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mitchell_porter2 comments on Timeless Identity - Less Wrong

23 Post author: Eliezer_Yudkowsky 03 June 2008 08:16AM

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Comment author: mitchell_porter2 03 June 2008 09:23:53AM 6 points [-]

The argument that "there is no such thing as a particular atom, therefore neither duplicate has a preferred status as the original" looks sophistical, and it may even be possible to show that it is within your preferred quantum framework. Consider a benzene ring. That's a ring of six carbon atoms. If it occurs as part of a larger molecule, there will be covalent bonds between particular atoms in the ring and atoms exterior to it. Now suppose I verify the presence of the benzene ring through some nondestructive procedure, and then create another benzene ring elsewhere, using other atoms. In fact, suppose I have a machine which will create that second benzene ring only if the investigative procedure verifies the existence of the first. I have created a copy, but are you really going to say there's no fact of the matter about which is the original? There's even a hint of how you can distinguish between the two given your ontological framework, when I stipulated that the original ring is bonded to something else; something not true of the duplicate. If you insist on thinking there is no continuity of identity of individual particles, at least you can say that one of the carbon atoms in the first ring is entangled with an outside atom in a way that none of the atoms in the duplicate ring is, and distinguish between them that way. You may be able to individuate atoms within structures by looking at their quantum correlations; you won't be able to say 'this atom has property X, that atom has property Y' but you'll be able to say 'there's an atom with property X, and there's an atom with property Y'.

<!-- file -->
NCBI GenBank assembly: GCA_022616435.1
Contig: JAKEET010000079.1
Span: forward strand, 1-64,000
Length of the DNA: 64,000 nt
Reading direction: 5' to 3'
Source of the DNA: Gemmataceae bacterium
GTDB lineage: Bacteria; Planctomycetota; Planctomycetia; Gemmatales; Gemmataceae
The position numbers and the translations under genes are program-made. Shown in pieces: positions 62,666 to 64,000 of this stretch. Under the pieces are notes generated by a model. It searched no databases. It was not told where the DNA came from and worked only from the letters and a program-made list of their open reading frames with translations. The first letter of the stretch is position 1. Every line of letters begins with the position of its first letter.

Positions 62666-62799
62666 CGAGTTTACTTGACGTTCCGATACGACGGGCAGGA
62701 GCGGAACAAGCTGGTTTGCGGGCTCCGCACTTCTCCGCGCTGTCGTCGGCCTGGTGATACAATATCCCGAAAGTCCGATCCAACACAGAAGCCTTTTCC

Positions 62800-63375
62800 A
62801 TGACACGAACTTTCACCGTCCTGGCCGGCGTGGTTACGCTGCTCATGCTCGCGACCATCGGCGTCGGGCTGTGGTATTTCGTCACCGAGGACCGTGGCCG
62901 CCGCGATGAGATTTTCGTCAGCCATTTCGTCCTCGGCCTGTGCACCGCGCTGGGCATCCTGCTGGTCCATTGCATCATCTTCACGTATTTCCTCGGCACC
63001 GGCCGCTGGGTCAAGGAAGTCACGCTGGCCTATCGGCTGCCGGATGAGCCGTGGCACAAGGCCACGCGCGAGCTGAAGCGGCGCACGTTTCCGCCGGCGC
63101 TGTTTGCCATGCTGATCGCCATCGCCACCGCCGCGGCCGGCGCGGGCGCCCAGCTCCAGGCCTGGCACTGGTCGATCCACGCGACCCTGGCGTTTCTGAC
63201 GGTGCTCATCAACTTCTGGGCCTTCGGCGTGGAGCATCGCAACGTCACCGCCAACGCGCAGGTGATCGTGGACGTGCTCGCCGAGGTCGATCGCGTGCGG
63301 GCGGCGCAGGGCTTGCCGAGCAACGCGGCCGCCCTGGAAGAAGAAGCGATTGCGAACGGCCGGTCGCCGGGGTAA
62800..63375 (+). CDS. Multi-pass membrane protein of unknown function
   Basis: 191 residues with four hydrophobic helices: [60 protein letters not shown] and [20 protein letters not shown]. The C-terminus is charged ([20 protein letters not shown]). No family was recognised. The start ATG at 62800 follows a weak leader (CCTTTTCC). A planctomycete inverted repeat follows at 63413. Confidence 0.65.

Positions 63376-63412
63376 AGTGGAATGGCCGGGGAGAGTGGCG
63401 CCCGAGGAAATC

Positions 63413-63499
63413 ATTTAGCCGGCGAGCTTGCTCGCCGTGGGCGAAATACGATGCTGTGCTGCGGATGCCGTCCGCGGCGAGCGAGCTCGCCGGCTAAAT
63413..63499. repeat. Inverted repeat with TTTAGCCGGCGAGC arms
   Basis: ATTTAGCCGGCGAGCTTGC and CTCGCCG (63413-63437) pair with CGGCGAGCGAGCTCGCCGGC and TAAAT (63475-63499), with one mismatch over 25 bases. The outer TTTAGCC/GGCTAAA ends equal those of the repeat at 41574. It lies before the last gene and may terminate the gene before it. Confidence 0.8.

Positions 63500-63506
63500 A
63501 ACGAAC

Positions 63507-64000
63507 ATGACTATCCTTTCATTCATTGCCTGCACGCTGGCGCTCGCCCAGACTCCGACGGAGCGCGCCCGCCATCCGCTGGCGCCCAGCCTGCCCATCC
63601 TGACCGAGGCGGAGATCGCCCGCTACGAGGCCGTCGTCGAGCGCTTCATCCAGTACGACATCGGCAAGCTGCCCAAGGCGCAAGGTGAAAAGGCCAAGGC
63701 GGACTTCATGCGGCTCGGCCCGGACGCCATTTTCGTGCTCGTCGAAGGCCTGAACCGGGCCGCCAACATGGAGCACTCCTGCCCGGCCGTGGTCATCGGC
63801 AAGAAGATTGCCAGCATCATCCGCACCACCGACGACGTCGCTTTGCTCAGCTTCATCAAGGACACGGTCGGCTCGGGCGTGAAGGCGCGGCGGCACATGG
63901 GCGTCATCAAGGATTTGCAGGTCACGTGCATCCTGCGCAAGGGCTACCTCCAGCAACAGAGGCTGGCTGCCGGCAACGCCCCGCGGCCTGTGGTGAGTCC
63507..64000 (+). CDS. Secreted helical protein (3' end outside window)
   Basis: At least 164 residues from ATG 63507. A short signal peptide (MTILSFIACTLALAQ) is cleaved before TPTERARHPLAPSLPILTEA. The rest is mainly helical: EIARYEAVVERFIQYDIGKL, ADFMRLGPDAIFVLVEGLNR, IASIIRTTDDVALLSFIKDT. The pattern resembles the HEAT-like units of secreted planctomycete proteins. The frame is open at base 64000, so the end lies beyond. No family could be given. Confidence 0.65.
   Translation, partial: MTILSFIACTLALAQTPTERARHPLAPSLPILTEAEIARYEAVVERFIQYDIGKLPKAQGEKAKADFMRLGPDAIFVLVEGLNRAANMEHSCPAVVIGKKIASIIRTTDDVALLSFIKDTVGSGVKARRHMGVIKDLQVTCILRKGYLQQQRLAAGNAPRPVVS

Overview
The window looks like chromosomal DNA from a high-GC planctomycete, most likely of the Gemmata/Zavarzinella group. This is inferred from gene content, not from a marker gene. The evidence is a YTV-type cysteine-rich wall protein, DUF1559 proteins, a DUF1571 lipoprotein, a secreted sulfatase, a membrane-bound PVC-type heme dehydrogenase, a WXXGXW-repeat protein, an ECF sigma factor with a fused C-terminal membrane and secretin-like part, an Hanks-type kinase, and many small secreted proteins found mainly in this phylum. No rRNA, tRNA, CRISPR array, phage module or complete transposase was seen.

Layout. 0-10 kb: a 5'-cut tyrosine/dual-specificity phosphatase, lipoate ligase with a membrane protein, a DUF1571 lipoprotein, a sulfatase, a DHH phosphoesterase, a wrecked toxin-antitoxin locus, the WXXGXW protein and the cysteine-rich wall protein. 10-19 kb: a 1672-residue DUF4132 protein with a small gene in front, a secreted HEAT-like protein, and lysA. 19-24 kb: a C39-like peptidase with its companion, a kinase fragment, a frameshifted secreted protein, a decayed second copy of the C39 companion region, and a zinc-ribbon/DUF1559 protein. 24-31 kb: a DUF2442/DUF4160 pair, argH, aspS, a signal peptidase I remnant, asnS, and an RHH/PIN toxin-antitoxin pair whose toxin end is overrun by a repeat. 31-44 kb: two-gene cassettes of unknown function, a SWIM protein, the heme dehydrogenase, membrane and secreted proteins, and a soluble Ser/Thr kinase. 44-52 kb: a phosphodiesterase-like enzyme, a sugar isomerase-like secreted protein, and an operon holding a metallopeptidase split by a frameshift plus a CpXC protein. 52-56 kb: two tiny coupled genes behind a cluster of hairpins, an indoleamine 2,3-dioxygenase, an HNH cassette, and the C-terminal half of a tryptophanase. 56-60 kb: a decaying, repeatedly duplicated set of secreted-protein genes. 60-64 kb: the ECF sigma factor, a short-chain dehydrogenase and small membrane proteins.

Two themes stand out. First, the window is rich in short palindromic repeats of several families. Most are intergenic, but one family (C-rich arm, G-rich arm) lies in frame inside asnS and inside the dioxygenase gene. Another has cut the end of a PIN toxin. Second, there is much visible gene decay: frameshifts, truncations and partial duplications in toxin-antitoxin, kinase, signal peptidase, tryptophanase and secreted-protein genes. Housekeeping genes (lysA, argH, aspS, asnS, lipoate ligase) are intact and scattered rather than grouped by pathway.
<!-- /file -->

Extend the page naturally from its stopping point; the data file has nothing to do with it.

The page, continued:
Assuming that this is on the right track, the deeper reality is going to be field configurations anyway, not particle configurations. Particle number is frame-dependent (see: Unruh effect), and a quantum particle is just a sort of wavefunction over field configurations - a blob of amplitude in field configuration space.